That Time I Stood on Stage Talking About Being Afraid

I have done something remarkable – in the sense that it should be remarked upon. In the sense that I must remark upon it.

Do you remember the story I wrote this summer, What I Know About Being Afraid (Or Mars in Retrograde)?

Well. Now there’s a sequel. And it’s on video.

I was invited to speak at Ignite Boulder and share that story with the crowd. Because it was a crowd. 880-some odd people. A sold-out venue. Plus who knows how many tuning in over the live stream.

I am excited to share this with you. For now, I want to share with you some thoughts – both my experience and a small part of what this experience means to me.

(The complete YouTube video is up! Watch it – and read the script – here.)


Four days ago I stood on stage. It was my first time speaking on a stage. It was my first time speaking into a microphone.

I stood before a crowd and I began to speak, my voice quivering.

“In Utah, there is a place called Goblin Valley…”


Of course, it was scary to stand up there. As with most things, the anticipation is worse than the actual event.

Past speakers told me that I would ‘black out’ once I stepped on stage. That I would go into a kind of strange trance. That didn’t happen, and I’m glad for it. I was gloriously awake. Eyes wide open as I looking at the dark, featureless shapes that made up the crowd.

Thank goodness for the blinding glare of the spotlight. Thank goodness I’m no longer afraid of the dark.


When Justin volunteered me to be a speaker, my immediate reaction was to feel deeply flattered and a bit embarrassed.

Since when have my words held any merit?

Since when have my stories been anything more than a deflecting joke to tell at parties?

I thought about saying, no thanks. I thought about saying, no way.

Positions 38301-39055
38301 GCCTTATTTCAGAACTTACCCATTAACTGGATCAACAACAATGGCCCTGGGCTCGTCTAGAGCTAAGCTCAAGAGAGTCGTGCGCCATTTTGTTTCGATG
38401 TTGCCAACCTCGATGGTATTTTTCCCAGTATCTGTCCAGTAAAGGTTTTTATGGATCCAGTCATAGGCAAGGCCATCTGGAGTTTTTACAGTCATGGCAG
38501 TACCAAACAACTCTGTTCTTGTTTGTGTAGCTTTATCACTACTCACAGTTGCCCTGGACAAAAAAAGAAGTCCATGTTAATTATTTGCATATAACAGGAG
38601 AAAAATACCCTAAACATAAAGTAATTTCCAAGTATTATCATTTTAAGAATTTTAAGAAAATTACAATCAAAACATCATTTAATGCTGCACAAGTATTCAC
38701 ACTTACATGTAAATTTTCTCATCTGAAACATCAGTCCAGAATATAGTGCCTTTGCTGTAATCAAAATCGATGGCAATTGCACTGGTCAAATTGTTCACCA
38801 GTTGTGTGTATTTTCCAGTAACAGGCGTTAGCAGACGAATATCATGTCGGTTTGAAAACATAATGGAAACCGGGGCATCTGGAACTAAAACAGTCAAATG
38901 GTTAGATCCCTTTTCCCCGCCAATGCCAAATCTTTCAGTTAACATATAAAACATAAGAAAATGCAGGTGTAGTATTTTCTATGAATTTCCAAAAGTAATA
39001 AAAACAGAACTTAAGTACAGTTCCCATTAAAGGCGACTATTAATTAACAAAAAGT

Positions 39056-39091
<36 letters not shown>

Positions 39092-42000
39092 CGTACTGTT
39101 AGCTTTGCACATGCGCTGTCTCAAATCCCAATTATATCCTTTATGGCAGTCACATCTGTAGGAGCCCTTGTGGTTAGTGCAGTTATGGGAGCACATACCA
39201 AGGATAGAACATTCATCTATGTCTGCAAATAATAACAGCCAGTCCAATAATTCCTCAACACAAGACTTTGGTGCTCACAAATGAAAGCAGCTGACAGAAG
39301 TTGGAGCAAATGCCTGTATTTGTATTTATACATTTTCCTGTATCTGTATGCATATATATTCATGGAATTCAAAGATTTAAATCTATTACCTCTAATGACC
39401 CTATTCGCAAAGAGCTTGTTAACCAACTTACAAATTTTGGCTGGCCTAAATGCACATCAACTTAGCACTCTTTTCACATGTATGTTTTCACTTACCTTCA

Since when have my words held any merit?

Since when has a story of mine been anything more than background noise?

Then I remembered Mary Malone.


In Philip Pullman’s His Dark Materials, Mary Malone speaks what is, perhaps, the trilogy’s most important line:

Tell them stories.

This sentence inspires Mary to tell a story. And that story sets into motion the events that would save the world. You’ll just have to read the books. They’re really quite good.


When I was young and small and painfully shy, Pullman’s words told me that the most important thing you can ever do is tell them stories.

I am older now. Bigger. More confident, but still not the kind to try to grab the spotlight.

On that stage, I had five minutes to tell a story. Maybe, just maybe, someone in the crowd needed to hear it. Or if not in the crowd, then someone will stumble into it online. They will hit play and they will hear the quiver in my voice and it will echo something inside of them. Then we will shake together even though we have never and will never meet.

A career coach asked me how I wanted to be remembered. I said, “That I tried. That I tried really, really hard to make things a little better.”

So I stood on stage and told the story of Goblin Valley. I told a story of a small fear in the hopes that it will remind you (and me) that the same rules apply for the big ones. The micro in the macro.

And maybe… for someone… it helped.

∆∆

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